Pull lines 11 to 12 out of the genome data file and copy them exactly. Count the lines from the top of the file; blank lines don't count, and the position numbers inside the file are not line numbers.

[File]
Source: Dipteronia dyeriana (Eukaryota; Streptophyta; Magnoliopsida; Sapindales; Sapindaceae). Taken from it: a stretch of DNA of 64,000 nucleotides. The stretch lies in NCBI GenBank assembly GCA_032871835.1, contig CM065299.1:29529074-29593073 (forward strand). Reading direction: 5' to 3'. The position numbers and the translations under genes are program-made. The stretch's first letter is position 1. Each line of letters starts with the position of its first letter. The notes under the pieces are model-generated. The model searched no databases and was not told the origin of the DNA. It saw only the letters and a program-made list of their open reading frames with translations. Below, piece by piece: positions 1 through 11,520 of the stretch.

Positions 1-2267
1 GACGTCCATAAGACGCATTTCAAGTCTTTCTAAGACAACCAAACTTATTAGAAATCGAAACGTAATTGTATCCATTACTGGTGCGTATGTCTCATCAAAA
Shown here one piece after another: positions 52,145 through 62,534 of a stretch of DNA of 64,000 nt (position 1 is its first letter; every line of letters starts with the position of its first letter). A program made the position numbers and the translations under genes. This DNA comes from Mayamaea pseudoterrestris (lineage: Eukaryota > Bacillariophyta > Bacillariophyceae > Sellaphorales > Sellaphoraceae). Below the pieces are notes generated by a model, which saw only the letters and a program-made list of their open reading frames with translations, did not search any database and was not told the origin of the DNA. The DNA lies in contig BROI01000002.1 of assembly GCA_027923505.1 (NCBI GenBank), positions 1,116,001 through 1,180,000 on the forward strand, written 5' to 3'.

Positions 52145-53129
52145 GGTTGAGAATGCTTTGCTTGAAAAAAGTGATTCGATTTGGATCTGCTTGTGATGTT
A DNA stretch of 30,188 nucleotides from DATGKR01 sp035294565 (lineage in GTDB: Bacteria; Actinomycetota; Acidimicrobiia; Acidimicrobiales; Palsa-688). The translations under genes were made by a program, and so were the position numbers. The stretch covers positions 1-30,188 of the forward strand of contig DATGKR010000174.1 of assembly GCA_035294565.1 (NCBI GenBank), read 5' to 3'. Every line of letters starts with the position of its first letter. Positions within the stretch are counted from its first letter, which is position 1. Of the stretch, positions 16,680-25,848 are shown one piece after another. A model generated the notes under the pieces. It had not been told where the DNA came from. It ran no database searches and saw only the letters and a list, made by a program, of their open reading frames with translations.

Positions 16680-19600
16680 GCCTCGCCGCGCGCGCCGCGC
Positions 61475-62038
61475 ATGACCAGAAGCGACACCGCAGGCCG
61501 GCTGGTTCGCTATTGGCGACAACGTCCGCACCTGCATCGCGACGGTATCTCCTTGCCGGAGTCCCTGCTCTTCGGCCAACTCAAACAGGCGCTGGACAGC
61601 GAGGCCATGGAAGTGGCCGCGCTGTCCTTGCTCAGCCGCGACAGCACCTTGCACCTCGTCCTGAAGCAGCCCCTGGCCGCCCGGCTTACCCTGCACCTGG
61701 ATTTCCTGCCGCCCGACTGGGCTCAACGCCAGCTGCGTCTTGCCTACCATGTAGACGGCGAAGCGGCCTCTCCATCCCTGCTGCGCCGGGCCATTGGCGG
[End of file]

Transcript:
61475 ATGACCAGAAGCGACACCGCAGGCCG
61501 GCTGGTTCGCTATTGGCGACAACGTCCGCACCTGCATCGCGACGGTATCTCCTTGCCGGAGTCCCTGCTCTTCGGCCAACTCAAACAGGCGCTGGACAGC